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Old 31-10-2011, 22:03   #31
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Re: What Makes a Boat 'Bluewater' ?

How heavily the boat is built. Quality of workmanship will let you save weight, but for similar quality the heavier boat will be stronger, and by heavier I mean weight of hull, deck and bulkheads excluding ballast and fittings. What size is the mast?

Redundancy: Are there double lowers, is it a cutter with lots of extra stays and shrouds, are the sails triple stitched . . . ?

What is the angle of vanishing stability and what is the roll moment of inertia?

Are there backup systems for things that reasonably can be backed up? Can the electric windlass be operated manually and if so is the mechanical advantage reasonable? If the power fails can you still get water out of the tanks to drink. If the watermaker dies, do you have enough tankage to get to the next landfall with potable water?

How seakindly is the boat? In large chop is the motion OK or is it a misery for everyone aboard. Does the boat need to be tended constantly or can it look after itself hoveto?

To a certain extent the answer is dependant on the crew. Beth Leonard talks about this in her cruising manual. The first boat she owned with her husband Evans did a lot more to look after them. Their second boat, when they had more experience, too more forethought and tending in exchange for better performance.

How able is the boat able to soak abuse and damage and continue to function at least minimally?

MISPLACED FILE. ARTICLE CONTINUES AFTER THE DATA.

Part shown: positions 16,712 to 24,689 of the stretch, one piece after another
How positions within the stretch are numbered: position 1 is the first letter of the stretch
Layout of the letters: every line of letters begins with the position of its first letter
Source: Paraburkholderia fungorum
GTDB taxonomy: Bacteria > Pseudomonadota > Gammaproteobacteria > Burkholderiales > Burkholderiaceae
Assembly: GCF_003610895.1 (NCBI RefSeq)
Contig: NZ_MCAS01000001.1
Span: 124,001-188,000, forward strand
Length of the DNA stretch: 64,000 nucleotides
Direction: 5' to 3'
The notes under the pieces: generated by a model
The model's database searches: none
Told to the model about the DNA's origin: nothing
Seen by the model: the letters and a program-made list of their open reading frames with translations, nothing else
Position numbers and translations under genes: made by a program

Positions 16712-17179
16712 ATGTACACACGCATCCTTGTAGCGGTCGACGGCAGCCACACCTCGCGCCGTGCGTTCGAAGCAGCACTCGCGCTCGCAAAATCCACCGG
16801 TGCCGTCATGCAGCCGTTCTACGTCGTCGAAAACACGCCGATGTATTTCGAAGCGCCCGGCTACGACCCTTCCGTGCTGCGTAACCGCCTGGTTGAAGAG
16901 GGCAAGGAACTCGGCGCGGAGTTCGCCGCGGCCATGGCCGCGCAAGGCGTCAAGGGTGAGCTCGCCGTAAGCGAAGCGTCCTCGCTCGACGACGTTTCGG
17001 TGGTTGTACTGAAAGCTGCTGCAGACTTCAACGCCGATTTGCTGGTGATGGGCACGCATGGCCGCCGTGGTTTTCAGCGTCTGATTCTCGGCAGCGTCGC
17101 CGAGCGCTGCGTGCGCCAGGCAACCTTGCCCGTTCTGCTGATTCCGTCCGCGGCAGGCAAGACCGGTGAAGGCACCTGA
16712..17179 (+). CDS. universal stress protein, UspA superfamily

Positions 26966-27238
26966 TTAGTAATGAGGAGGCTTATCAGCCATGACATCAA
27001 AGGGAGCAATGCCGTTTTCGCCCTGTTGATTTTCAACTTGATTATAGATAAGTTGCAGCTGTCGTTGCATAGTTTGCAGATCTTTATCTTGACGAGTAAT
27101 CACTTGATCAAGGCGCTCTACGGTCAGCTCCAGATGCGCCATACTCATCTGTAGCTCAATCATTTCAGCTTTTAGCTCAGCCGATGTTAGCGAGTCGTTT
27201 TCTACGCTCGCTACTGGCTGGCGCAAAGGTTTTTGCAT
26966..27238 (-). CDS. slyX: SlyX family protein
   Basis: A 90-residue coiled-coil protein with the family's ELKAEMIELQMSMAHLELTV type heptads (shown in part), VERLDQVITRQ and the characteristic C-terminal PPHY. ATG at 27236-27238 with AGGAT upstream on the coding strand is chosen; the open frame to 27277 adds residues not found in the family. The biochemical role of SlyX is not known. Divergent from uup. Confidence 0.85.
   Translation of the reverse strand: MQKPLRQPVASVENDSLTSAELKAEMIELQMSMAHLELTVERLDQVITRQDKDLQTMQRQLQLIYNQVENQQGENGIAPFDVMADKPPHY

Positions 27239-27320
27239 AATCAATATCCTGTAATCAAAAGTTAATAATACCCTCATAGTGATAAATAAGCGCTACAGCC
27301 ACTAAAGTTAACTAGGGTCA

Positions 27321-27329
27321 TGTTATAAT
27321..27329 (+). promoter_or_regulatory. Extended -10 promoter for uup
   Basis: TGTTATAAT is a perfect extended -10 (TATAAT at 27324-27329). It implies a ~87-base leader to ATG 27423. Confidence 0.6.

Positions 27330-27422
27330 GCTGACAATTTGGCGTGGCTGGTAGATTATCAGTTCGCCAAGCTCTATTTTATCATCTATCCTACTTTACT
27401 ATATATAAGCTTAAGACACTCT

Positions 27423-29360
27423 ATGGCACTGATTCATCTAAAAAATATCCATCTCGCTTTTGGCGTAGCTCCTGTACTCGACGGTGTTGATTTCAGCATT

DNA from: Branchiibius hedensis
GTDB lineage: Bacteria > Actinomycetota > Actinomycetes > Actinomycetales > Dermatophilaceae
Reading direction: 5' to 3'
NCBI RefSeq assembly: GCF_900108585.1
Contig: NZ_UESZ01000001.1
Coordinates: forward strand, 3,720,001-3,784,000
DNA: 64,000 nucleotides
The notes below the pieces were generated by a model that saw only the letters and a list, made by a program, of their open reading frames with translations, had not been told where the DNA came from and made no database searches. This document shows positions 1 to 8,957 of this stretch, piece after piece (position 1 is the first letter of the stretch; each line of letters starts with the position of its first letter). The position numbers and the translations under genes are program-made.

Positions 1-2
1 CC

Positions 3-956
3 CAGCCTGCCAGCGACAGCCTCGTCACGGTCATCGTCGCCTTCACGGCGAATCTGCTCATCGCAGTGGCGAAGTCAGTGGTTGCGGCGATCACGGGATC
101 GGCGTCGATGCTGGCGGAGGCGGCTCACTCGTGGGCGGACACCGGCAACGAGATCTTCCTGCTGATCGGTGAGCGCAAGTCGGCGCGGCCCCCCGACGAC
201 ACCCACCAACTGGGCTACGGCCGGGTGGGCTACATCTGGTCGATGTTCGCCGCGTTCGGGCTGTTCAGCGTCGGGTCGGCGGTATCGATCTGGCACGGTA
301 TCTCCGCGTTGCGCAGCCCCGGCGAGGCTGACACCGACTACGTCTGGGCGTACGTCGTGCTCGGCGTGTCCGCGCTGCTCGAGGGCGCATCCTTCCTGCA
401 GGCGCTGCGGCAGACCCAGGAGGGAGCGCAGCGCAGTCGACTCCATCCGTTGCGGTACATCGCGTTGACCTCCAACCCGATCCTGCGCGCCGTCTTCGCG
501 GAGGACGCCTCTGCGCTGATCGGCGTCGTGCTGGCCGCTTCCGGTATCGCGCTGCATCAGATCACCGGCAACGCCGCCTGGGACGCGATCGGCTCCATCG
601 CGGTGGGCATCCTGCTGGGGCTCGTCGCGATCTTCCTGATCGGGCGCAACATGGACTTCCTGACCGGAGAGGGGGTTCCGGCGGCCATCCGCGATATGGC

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Old 31-10-2011, 22:06   #32
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Re: What Makes a Boat 'Bluewater' ?

If a 100,000 ton freighter can sink, so can any other boat. That's not saying you don't need to prepare for an ocean crossing, quite the opposite. Just that no matter what boat you have you had better know what you are doing. And even that doesn't guarantee anything. If it were easy everyone would do it, then where would the fun be? It took the human race 10,000 years of civilization before someone had the guts to cross the ocean on purpose, that says it's not easy. If you do cross the ocean in a (relatively) small boat (<100') you will be in a group of about .0001% of all people that have ever lived. Do it alone and I don't know how many zeros you could put after the decimal, I'd say that number is still under 25,000.
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Old 01-11-2011, 05:40   #33
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Re: What Makes a Boat 'Bluewater' ?

As a Hanse 370 owner, I can testify that you can cross oceans with this kind of boat - with a 470 even more ! I crossed the Atlantic Ocean from France to the Caribbean and return this year, and it was an absolute pleasure.
You have to prepare the boat in solving the main drawbacks of Hanse boats (they are all alike, in different sizes) : replace all low-cost plastic blocks by oversized metal blocks, oversize the mainsheet traveller if you have one, replace the stupid Sparcraft gooseneck with the tiny central pin for a strong axis with lateral split pins, add some handrails inside, add anti-slipping stuff on the bottom of cupboards and rods behind the doors, add slatted mattresses against moisture under beds.
You have to be autonomous for several weeks with water supply : the watermaker is mandatory, it avoids full and heavy water tanks.
You have to be autonomous with energy : add redundant sources - solar panels, hydrogenerator and fuel cell are my equipment.
The navigation systems must include the AIS transponder.